I read some figures recently, which suggested that 50% of how a person turns out as an adult, is genetic (nature), and the other 50% interacting with others (nurture), but the latter 50% was almost entirely due, to out of the home influences. In other words, how we turn out, has very little to do with how we’re parented. The person, we can attribute this astonishing claim to, is a Scientist named Steven Pinker. At this point I feel it’s worth telling you, during my time working as an Analyst, I’ve never found this to be the case, in fact, quite the opposite.
Many of us are aware of the principle, that the observer influences the outcome of whatever they’re observing – in my world we can most certainly attribute this to the filters of beliefs. For example, if you believe bears are beautiful, you may have a room full of teddy bears, yet if you’ve ever been attacked by one, and as such hold negative beliefs, (bears are men killers) you’ll potentially see teddy bears as a contradiction. As are many things in life, Steven Pinker, included.
Now, we must also be cautious in terms of my experiences: have the issues surrounding my own upbringing affected: A, the Analysis of my clients and: B, the type of clients I’ve attracted into my consulting room.
When we look at A, it is entirely possible that my beliefs and expectations have influenced the analysis of my clients, however, as an analyst with an awareness of this danger – trained in very specific techniques that eliminate leading the client – this possibility is sufficiently guarded against. In addition, it’s been my experience, that the responses given during analysis, have often surprised me to such an extent, I’ve nearly fallen out of my chair.
Looking at B, we’re almost certainly entering the world of woo-woo to suggest the majority of clients entering my consulting room, have issues with their parents, simply because I had a traumatic childhood. Perhaps if I’d advertised my services as being specific to parent/child issues, this would be the case; I didn’t.
Perhaps to some extent, all of this is a little irrelevant when I tell you Steven Pinker, was also of the opinion, that parents shouldn’t work hard at how they raise our kids, if they wanted children to like them.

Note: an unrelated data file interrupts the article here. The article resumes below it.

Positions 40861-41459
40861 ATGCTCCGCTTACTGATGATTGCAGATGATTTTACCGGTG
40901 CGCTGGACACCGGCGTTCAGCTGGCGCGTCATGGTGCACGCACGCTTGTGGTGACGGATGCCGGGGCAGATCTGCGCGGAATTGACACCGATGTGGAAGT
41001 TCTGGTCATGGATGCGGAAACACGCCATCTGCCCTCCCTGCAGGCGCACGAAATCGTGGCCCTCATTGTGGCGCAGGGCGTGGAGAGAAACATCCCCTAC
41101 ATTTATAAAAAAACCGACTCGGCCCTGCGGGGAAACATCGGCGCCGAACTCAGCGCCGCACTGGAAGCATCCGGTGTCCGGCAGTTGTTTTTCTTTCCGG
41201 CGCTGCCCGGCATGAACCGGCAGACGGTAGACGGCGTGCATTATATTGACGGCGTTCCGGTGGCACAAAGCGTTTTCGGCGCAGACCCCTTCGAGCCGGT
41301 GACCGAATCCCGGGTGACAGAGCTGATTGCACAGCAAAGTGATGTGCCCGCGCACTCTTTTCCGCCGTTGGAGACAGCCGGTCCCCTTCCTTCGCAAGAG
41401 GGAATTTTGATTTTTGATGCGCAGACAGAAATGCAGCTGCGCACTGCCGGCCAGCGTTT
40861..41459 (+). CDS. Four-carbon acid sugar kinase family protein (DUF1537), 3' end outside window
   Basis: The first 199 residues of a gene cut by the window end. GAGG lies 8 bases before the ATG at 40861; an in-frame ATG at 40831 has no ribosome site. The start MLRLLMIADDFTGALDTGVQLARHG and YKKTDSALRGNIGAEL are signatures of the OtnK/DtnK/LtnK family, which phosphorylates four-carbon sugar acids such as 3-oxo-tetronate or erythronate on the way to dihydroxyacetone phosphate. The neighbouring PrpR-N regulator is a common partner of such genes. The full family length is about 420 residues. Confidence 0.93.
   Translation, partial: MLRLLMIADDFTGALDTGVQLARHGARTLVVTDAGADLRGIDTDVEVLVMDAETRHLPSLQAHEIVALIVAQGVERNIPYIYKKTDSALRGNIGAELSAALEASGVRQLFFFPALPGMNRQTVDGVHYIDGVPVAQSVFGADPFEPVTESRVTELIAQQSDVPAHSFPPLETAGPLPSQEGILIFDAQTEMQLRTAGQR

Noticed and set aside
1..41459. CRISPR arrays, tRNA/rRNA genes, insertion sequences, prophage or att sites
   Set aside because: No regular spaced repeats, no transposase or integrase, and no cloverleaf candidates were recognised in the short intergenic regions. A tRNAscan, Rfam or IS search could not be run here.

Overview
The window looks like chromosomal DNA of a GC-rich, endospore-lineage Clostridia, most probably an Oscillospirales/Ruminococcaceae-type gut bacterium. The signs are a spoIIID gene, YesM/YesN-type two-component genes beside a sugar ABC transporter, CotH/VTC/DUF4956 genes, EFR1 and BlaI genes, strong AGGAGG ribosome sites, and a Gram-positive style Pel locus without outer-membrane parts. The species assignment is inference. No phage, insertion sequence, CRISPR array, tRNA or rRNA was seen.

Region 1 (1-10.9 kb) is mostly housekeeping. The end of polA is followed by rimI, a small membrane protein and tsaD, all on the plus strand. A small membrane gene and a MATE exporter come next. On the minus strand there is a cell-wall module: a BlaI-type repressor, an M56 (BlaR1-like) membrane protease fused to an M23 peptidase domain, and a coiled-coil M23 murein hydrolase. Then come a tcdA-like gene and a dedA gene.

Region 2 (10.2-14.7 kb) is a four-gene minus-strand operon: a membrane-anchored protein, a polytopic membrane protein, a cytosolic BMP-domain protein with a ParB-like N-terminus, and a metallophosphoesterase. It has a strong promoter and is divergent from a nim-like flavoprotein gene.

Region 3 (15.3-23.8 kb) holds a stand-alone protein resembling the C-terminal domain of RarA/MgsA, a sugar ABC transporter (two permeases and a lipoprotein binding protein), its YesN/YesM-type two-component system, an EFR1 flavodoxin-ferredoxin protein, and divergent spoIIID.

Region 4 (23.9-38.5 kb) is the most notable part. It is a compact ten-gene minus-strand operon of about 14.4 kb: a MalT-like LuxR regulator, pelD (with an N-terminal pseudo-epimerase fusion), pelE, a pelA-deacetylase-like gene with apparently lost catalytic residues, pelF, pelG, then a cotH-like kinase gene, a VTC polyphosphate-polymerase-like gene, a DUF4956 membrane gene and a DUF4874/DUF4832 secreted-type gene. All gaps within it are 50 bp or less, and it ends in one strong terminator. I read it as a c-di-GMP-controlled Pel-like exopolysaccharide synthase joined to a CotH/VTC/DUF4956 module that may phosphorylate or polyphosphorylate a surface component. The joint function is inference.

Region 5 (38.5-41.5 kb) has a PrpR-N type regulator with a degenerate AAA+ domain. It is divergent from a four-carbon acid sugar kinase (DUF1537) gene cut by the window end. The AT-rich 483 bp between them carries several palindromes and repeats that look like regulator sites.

“Curious, but I though parenting was about raising balanced, respectful and responsible adults, not about being liked by children.”
If you want to be liked by our children just give them what they want, however, as we should all know, giving children what they want, is not, by any means, what’s good for them.
One thing is for sure, if you want your children to respect you, once they’ve become adults, give them what they need for the future (love) not what they want in their present moment of wanting. If they don’t like it, then we need to better develop our negotiation skills, and how to train our children to think about cause and effect. Something lacking in some of today’s young.
“One other thing that caught my attention this week was the observation: because Christ was a carpenter, it proves that we don’t necessarily need intelligence to be effective. Remarkably condescending considering how many intelligent carpenters I’ve met, besides, I always though Christ was a tradesman who believed in love.”
In this respect I’d agree with the sentiments – we don’t need to be intelligent to be successful – as love, and love of our children, has absolutely nothing to do with intelligence. In fact, intelligence, it would seem, can be a total block to properly understanding it.
All in all, an interesting week, let’s hope next week is as much fun. א